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From Brian Behlendorf <br...@organic.com>
Subject Re: Log Ignore Hosts patch uploaded
Date Mon, 26 Feb 1996 23:37:08 GMT
On Sun, 25 Feb 1996, Adam Sussman wrote:
> > Under normal circumstances, that is an extremely bad idea.  Is there a 
> 
> Why is this a bad idea?  I admit that this just a 'feature' and that
> there seems to be some amount of resistance to feature enhancements here,
> but I don't see what's wrong with it.  Its an option, not an irrevocable
> behavioral change.  You can choose not to use it and the code isn't going
> to hurt anything by simply being there.

One of the key elements in good software engineering is knowing how to 
avoid "feature creep".  One of the best ways to avoid it is to not 
implement certain features, no matter how easy it would be, which would 
engender in managers or users the expectation that more features "like 
it" would be implemented.  If a LogIgnoreHosts directive was put into 
Apache, I do not think it would be a stretch to hear calls fo a 
LogIgnoreObjects directive, a LogIgnoreResponseCodes, a LogIgnoreImages,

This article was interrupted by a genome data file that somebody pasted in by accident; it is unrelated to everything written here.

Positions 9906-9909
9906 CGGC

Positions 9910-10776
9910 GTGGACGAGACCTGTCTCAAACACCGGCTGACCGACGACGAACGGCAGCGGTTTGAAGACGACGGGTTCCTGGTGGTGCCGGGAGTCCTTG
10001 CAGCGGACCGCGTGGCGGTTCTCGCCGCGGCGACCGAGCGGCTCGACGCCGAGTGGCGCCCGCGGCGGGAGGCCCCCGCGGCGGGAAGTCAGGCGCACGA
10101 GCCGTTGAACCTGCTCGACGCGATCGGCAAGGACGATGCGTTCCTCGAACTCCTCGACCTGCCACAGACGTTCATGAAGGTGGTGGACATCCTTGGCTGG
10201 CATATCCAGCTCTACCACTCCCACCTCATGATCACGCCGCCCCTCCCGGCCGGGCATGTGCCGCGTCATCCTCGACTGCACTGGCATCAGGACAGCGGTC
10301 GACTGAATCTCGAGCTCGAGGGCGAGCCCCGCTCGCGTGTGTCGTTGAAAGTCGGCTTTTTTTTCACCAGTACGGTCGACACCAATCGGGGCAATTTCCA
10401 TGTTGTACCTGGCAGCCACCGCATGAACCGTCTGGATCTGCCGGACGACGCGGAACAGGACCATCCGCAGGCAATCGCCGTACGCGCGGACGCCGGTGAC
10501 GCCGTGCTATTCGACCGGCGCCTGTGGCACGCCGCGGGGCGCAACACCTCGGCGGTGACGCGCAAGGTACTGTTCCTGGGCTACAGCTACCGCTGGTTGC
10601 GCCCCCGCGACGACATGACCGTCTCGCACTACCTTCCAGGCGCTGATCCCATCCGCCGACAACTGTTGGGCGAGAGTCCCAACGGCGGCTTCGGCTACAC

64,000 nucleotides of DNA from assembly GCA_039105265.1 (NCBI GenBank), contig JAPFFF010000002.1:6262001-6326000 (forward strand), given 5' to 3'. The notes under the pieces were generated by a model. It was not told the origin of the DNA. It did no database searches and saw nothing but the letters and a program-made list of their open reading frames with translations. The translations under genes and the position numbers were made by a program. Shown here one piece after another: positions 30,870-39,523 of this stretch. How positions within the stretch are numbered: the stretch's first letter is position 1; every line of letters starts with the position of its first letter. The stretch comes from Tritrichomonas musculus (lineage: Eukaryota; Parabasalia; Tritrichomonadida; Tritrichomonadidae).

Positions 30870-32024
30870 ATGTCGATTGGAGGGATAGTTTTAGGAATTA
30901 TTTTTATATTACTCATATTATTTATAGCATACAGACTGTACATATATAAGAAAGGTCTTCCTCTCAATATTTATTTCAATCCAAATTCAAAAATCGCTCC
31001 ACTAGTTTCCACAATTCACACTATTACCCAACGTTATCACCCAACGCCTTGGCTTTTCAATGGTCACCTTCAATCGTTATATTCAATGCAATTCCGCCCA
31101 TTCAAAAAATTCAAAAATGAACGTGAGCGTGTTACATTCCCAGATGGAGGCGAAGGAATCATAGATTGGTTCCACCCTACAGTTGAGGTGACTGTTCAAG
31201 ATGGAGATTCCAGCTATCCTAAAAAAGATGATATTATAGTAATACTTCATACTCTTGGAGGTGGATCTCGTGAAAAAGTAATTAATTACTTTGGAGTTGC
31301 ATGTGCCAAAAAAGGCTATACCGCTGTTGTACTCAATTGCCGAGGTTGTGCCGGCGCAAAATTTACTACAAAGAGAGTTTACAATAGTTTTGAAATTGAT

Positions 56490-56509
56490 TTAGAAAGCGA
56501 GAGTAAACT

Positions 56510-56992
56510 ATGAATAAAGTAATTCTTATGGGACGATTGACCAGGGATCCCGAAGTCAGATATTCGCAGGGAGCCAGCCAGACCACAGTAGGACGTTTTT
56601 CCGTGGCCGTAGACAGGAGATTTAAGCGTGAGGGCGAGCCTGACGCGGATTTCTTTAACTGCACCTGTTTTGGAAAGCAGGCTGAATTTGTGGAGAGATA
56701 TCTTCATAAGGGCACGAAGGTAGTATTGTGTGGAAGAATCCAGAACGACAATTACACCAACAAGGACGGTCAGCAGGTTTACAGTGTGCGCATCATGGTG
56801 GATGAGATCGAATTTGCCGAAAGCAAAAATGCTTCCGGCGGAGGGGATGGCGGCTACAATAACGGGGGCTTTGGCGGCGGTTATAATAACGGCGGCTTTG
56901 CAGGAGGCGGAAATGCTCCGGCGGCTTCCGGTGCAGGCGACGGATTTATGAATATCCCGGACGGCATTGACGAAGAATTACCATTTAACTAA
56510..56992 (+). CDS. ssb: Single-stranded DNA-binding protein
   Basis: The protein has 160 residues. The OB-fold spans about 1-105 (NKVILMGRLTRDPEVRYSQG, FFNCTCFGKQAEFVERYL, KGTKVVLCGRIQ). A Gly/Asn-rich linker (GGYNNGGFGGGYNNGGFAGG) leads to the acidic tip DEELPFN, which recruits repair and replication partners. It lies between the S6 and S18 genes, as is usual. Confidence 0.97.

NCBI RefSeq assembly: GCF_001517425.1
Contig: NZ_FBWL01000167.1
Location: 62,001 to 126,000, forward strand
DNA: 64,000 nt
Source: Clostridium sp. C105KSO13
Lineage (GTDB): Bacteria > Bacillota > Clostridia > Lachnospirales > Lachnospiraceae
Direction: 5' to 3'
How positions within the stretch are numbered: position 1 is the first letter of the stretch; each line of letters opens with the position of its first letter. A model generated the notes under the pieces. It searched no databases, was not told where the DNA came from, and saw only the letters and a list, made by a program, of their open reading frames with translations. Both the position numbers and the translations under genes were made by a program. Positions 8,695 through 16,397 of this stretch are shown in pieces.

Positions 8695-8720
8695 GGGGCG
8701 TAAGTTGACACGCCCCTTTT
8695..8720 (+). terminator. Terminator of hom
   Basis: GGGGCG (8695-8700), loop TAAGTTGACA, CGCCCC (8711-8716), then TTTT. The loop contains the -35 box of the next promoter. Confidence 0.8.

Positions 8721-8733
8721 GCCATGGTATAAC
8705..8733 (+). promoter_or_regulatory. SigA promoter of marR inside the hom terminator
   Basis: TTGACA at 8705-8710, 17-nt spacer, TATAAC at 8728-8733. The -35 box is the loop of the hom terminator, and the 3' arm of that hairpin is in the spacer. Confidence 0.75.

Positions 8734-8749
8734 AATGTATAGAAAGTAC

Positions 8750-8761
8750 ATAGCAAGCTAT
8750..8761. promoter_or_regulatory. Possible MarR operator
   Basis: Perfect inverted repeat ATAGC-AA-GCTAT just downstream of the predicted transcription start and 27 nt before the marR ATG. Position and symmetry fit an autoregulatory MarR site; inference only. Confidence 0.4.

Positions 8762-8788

etc etc, since the conceptual step from LogIgnoreHosts to any of those is 
much smaller than the conceptual step from LogFormat to LogIgnoreHosts.  
We could collectively decide that, sure, it's right and appropriate to 
put a whole bunch of logfile processing intelligence directly into 
Apache.  But I think that would contradict with other goals, such as 
keeping things simple and efficient.  Fortunately there is already an 
extremely good tool for logfile analysis, Perl, and to write the 
equivalent of "LogIgnoreHosts" for a perl engine to process the logfiles 
is about 2 lines of perl code.  

I think the general consensus has been to leave logfile manipulation to other
programs and processes - that's certainly what I'd prefer.  The LogFormat
directive is about as far as it needs to go, and even that can include a pipe
to another Unix process.  Now, proxies will need some extra intelligence if
it's going to support any report-back mechanisms the W3C elects to pursue,
but that's a separate issue. 

	Brian

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brian@organic.com  brian@hyperreal.com  http://www.[hyperreal,organic].com/


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